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It's been more than 100 days since the horrific BP Deepwater Horizon oil rig explosion that took 11 lives and produced the worst oil spill in American history.
Groups have mobilized all over the country from environmental groups to local governments and churches to clean up the devastation in certain affected areas of the Gulf of Mexico.
And the Evangelical Environmental Network, which has been inspiring Christians to care for the environment for nearly 20 years, is doing its part as well.
On July 18, the nonprofit organized Day of Prayer for the Gulf and offered tools for congregations like worship and prayer resources, Biblical and theological reflections and sample sermon material.
"We know of hundreds of churches that were involved," said Mitch Hescox, president of the Evangelical Environmental Network based in Washington D.C. "I know churches from as far away as New Zealand to churches on the Gulf, Minneapolis, Michigan, Utah, California, North and South Carolina and Pennsylvania were involved.
But the EEN doesn't plan on stopping its prayers or relief efforts in the Gulf any time soon.
"We are planning a lot actually because the impact on people is just beginning," Hescox said. "We are planning a concert on Sept. 25, another benefit concert which will be in the Orange Beach, Ala. or Gulf Shores, Ala. area."
The EEN ministry hopes to educate, inspire and mobilize Christians in their effort to care for God's creation, to be faithful stewards of God's provision and to advocate for actions and policies that honor God and protect the environment, according to the organization's website. The organization also publishes Creation Care, a Christian environmental magazine.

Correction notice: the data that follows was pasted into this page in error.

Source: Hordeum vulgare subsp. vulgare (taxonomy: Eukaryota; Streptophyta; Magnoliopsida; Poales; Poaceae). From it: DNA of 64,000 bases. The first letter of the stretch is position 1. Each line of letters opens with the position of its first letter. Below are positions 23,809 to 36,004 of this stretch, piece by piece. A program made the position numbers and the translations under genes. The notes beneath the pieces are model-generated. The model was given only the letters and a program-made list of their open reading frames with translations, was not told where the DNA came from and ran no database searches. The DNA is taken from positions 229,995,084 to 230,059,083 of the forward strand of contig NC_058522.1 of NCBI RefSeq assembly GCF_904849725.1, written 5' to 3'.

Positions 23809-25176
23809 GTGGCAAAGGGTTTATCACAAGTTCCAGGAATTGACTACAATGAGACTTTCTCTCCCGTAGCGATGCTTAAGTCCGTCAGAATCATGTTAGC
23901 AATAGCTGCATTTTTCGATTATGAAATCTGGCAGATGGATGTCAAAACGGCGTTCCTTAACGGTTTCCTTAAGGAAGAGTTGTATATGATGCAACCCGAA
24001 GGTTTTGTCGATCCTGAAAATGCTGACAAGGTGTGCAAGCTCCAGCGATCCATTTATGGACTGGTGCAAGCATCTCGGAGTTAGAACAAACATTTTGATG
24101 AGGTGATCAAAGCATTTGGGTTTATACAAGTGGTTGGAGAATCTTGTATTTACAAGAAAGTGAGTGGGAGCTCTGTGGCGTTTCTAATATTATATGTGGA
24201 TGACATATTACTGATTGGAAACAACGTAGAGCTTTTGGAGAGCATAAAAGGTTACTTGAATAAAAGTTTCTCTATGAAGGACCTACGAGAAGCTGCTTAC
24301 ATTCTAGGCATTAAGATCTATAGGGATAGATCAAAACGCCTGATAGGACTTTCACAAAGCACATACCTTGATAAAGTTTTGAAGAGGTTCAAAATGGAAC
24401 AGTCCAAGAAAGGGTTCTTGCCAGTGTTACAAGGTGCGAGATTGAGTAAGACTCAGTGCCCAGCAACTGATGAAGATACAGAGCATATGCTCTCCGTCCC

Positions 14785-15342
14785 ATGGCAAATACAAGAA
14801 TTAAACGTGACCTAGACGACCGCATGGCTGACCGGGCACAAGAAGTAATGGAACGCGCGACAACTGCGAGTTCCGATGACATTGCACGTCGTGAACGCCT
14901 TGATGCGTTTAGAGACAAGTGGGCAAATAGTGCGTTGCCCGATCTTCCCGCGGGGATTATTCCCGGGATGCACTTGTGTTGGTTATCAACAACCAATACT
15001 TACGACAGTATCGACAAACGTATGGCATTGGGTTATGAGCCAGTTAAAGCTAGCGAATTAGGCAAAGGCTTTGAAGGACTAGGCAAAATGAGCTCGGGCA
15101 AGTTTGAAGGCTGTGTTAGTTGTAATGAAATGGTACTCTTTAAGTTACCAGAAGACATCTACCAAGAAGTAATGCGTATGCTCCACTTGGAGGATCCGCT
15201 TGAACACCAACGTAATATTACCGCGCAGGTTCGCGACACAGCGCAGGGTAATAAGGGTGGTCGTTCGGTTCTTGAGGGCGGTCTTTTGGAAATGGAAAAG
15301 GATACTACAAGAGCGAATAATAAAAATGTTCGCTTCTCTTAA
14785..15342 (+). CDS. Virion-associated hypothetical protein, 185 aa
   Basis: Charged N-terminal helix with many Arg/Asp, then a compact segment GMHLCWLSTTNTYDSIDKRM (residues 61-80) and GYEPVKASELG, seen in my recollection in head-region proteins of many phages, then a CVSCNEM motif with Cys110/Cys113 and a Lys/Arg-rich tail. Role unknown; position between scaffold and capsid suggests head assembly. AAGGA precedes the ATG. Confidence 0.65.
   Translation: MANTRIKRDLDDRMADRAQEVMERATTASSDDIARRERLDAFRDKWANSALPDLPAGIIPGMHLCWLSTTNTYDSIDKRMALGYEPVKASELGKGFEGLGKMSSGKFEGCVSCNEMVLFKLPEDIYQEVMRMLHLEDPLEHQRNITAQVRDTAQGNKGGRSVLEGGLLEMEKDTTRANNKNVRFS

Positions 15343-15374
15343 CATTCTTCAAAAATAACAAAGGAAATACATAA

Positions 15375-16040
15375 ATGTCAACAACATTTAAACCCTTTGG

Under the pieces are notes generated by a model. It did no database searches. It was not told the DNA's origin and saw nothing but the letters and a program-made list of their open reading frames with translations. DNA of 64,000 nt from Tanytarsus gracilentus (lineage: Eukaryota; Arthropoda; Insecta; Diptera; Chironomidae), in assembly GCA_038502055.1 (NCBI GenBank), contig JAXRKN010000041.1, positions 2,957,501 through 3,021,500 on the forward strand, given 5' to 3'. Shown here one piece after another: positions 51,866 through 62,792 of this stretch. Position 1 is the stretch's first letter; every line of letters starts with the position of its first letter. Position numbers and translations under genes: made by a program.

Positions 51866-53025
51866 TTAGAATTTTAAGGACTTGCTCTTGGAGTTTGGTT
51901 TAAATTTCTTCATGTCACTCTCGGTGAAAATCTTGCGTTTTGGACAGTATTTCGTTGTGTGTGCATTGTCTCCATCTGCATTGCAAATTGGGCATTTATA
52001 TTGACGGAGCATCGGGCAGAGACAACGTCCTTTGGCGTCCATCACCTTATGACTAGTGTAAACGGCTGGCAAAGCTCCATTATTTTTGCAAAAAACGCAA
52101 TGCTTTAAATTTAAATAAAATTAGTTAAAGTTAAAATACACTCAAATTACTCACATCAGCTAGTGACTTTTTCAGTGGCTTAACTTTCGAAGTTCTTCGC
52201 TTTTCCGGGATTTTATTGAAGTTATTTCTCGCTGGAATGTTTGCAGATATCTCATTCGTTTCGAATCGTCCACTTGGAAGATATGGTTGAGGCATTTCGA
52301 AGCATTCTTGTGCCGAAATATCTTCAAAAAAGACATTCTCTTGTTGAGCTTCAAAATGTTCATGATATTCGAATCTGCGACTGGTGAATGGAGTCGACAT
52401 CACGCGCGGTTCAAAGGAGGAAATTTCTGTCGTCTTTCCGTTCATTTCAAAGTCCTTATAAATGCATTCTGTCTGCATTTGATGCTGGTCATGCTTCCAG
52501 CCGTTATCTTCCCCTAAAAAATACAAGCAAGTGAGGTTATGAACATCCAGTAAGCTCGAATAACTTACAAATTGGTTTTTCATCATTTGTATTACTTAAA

The response from the Day of Prayer was inspirational to Hescox, who believes God did respond to those thousands of prayers.
"One of the neat things that happened ... we actually had a resolution in Congress and was put in the congressional journal the Friday before the day of pray and to the moment, one hour after that was filed in the congressional records in when the (oil well) cap was put," Hescox said.
Hescox spent about three weeks since June on the Gulf Coast and plans on returning at the end of August.
"We can't let this issue, now that the cap is on, we can't let this issue disappear because it's going to be years (before the Gulf is clean again)," Hescox said.
The Rev. Paul Smith of Romar Beach Baptist Church in Romar Beach, Ala. joined forces with the EEN for the Day of Prayer for the Gulf.
"We were doing a lot of same things and we had a lot of the same activities planned," Smith said. "I got in touch with them and ... some things we are doing together, too."
Both Romar Beach Baptist and EEN are working together to plan the benefit concerts for local residents.
Romar Beach Baptist is one of the only churches directly on the Gulf Coast. Smith did say that the beach and water looked beautiful Friday.
"I'm sitting right here looking at the beach and praise the Lord, finally it is looking good," he said. "I see no oil in the water after so many weeks where I would see either black gooey stuff on our beach or see the brown water out there."
The oil that was gushing a month ago might be over for the Gulf as BP has closed in on a final seal by pumping cement into the blown-out oil well. On Friday, fresh cement was pumped into the top of the well to hold down mud that is stopping the sea floor gusher.
The Associated Press Contributed to this report.